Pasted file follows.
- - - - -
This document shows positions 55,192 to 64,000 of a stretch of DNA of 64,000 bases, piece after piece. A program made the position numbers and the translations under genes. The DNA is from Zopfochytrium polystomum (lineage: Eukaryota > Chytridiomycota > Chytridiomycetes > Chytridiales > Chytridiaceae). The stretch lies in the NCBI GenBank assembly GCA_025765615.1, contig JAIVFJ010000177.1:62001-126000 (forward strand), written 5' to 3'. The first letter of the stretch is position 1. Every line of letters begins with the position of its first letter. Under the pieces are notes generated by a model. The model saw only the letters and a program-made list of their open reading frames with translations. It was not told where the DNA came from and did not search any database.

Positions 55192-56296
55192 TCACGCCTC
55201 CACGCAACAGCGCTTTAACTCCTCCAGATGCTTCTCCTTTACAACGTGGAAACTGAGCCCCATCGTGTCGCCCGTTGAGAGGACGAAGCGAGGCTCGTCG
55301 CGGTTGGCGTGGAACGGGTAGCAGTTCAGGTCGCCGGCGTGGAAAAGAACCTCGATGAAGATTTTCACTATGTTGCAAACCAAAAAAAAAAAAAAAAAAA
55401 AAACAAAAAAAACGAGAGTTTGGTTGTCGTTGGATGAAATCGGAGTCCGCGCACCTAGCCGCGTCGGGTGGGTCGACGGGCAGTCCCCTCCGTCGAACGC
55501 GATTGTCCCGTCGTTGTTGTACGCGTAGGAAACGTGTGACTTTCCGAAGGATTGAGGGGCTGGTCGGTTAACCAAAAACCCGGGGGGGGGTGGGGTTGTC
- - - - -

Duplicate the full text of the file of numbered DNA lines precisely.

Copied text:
This document shows positions 55,192 to 64,000 of a stretch of DNA of 64,000 bases, piece after piece. A program made the position numbers and the translations under genes. The DNA is from Zopfochytrium polystomum (lineage: Eukaryota > Chytridiomycota > Chytridiomycetes > Chytridiales > Chytridiaceae). The stretch lies in the NCBI GenBank assembly GCA_025765615.1, contig JAIVFJ010000177.1:62001-126000 (forward strand), written 5' to 3'. The first letter of the stretch is position 1. Every line of letters begins with the position of its first letter. Under the pieces are notes generated by a model. The model saw only the letters and a program-made list of their open reading frames with translations. It was not told where the DNA came from and did not search any database.

Positions 55192-56296
55192 TCACGCCTC
55201 CACGCAACAGCGCTTTAACTCCTCCAGATGCTTCTCCTTTACAACGTGGAAACTGAGCCCCATCGTGTCGCCCGTTGAGAGGACGAAGCGAGGCTCGTCG
55301 CGGTTGGCGTGGAACGGGTAGCAGTTCAGGTCGCCGGCGTGGAAAAGAACCTCGATGAAGATTTTCACTATGTTGCAAACCAAAAAAAAAAAAAAAAAAA
55401 AAACAAAAAAAACGAGAGTTTGGTTGTCGTTGGATGAAATCGGAGTCCGCGCACCTAGCCGCGTCGGGTGGGTCGACGGGCAGTCCCCTCCGTCGAACGC
55501 GATTGTCCCGTCGTTGTTGTACGCGTAGGAAACGTGTGACTTTCCGAAGGATTGAGGGGCTGGTCGGTTAACCAAAAACCCGGGGGGGGGTGGGGTTGTC